I was raised a good girl with my mother dreaming that I would make the transition into a young lady rapidly after turning ten. That never happened; silly microscopic handbags, flouncy brown Austrian blinds, having my beloved cabin bed confiscated, a nasty nylon net curtain style bedcover all helped put me off the concept. But in this ideal world in which we were raised, bodily functions didn’t happen, in fact, they just didn’t exist. So I’m going to be rude and talk about the worse one.
It is the most humiliating experience imaginable. Actually, don’t even try and imagine it. It’s not at all pleasant.
This is your body in revolt, conspiring against you at every muscle twitch, dry heave and projectile spewing.
I know the science behind the reaction but I always wonder why, why do we have to vomit?
It reduces you into a quivering, pathetic mass, probably more a blob, of humanity. It feels bad and tastes nasty. It’s absolutely exhausting, draining you of whatever little energy you didn’t really have left.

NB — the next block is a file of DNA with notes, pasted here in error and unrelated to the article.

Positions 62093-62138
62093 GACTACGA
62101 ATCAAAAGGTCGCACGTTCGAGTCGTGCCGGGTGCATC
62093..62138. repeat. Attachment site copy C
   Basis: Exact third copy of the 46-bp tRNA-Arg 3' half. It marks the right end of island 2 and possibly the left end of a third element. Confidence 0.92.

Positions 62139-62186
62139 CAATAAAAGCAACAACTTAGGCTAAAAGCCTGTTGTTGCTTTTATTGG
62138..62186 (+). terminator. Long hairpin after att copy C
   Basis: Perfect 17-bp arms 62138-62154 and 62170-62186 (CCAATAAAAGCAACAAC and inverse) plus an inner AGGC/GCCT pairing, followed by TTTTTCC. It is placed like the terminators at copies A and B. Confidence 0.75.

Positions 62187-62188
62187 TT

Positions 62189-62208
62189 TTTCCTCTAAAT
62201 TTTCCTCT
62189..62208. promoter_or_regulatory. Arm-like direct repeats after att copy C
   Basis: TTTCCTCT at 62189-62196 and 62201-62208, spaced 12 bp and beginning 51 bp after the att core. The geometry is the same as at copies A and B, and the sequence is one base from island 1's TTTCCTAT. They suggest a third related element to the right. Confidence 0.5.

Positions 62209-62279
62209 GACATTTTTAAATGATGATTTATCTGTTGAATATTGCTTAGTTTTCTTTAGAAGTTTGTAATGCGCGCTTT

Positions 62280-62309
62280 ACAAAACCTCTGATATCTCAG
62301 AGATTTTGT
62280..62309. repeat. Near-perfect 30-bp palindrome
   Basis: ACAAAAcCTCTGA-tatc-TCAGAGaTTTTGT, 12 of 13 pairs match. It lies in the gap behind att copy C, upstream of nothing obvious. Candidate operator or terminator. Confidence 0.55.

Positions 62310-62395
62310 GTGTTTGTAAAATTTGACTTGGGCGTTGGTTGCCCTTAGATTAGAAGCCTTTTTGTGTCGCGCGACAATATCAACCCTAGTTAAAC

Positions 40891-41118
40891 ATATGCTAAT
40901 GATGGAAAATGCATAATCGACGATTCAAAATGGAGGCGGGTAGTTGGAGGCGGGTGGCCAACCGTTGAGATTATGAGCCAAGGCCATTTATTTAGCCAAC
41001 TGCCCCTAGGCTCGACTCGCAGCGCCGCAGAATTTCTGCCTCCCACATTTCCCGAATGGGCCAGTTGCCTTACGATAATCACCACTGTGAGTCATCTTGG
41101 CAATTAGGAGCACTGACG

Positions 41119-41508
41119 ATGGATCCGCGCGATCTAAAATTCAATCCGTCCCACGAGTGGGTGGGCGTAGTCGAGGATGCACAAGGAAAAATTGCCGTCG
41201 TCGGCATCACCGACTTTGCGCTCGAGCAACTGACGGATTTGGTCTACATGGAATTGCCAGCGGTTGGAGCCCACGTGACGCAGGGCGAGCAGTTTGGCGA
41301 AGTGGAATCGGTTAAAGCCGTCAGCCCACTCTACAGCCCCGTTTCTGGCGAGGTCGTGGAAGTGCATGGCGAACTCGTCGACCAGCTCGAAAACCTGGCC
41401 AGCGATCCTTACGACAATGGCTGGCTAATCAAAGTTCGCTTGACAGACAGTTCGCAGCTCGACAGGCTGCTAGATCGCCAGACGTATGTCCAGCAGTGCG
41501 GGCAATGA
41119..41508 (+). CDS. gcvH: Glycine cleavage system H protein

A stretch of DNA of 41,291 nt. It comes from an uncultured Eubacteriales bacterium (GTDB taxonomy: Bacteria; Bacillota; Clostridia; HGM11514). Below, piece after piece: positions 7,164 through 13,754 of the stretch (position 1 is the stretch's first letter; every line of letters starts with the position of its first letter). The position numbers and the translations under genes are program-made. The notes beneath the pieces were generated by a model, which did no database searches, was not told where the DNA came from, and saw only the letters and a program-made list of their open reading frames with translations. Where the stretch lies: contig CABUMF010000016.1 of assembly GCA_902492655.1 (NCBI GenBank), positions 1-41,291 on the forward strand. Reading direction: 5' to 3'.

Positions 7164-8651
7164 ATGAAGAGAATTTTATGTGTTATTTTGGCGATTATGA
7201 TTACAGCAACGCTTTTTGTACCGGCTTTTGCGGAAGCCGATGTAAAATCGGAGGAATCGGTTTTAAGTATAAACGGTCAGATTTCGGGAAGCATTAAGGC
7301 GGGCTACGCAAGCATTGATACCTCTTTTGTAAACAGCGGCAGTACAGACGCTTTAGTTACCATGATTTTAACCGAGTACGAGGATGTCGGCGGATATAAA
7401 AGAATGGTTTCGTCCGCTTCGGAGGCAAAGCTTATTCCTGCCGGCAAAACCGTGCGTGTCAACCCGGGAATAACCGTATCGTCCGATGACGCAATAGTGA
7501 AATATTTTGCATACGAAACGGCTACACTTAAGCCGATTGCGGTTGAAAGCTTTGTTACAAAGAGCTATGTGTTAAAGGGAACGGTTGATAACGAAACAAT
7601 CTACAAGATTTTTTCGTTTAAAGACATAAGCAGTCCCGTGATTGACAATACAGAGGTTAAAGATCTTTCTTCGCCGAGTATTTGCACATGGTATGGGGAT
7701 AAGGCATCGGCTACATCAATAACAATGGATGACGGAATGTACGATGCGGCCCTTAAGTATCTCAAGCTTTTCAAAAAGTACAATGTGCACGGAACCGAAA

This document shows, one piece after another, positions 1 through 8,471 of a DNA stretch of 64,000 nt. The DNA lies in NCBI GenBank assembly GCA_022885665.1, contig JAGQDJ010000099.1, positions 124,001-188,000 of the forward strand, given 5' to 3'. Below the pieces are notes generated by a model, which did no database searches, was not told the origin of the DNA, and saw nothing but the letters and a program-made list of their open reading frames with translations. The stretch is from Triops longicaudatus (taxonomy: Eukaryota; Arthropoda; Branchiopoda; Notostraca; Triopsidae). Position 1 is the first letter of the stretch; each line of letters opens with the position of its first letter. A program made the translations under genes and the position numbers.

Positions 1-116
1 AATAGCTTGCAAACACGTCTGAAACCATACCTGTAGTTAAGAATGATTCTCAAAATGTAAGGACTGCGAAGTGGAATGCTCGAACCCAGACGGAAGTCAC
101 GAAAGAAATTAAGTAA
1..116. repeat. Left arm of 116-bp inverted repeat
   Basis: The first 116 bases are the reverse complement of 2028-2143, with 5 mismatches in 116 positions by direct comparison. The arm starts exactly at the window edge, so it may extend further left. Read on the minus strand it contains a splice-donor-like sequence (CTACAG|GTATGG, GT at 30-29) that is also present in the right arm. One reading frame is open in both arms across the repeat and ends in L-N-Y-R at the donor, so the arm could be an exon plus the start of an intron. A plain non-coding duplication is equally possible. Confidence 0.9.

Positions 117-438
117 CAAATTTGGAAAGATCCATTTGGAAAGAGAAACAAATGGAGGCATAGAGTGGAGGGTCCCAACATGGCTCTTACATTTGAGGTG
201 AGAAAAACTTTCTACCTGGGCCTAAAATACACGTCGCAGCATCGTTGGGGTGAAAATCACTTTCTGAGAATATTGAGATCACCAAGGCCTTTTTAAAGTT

The only thing that you remain passionate about is whatever receptacle that you’re desperately clinging to, be it a plastic washing up bowl or the porcelain of the now beloved toilet. Your eyes remain fixed on the target, tremulous at the idea of letting go and trying to find some rest. Whilst you grip to this pitiable salvation, all will be well. Or at least easier and cleaner. Head slumped, eyes bleary, arms locked in a passionate embrace around the toilet bowl – it’s never going to be a good look.
A sip of water is all that can pass your cracked lips, one miserly sip at a time, bringing refreshment to your fouled mouth. The foetid smell rises and clings to your very being. Even when the evidence is disposed of, your martyr’s sign is still around your neck, proclaimed in the funk that follows you. You shiver, weak all over from the effort and slightly dazed by the violence of your involuntary spasms.
I hate being sick. It doesn’t happen too often, fortunately. The very idea of it makes me feel miserable. Nausea makes me hide under my duvet, frozen in a petrified immobility for fear of upsetting the balance further. I am one of those wretched beings who are not blest with an early warning system. If I start to think to myself, ‘I feel …’, then it’s too late. Far too late. The misery has commenced.
Throwing up is so undignified, one of the most degrading experiences of human life. I recommend trying to avoid it as much as possible, you won’t enjoy it but you probably already know that.